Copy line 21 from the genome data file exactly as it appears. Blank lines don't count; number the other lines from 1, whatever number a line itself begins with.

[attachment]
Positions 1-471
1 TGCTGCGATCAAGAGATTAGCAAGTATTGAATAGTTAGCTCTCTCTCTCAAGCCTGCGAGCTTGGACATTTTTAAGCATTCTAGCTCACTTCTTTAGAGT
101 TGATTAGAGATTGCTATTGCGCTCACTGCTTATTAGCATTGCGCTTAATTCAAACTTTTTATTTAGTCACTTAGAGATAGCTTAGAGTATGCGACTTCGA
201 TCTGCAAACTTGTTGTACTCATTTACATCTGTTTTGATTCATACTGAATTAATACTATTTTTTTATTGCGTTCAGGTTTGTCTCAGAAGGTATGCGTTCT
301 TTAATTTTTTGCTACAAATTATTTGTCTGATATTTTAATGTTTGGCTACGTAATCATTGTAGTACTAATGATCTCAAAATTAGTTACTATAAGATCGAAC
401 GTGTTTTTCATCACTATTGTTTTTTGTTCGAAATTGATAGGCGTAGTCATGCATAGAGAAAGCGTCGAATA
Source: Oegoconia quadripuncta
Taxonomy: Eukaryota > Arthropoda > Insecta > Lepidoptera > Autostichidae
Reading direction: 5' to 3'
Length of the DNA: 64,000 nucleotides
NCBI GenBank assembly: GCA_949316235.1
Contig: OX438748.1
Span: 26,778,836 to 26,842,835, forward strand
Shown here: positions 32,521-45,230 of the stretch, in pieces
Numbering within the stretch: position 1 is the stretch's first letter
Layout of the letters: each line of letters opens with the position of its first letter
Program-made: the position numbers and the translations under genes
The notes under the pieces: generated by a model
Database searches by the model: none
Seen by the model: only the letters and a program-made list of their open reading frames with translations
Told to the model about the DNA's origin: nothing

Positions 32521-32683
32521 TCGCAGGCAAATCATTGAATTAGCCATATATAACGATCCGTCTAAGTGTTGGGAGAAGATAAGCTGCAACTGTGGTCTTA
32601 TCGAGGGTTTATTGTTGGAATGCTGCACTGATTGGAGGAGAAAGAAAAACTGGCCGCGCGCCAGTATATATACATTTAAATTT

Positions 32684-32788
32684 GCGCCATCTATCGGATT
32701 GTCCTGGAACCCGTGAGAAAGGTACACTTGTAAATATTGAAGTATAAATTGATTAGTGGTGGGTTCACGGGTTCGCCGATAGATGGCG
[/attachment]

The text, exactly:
Told to the model about the DNA's origin: nothing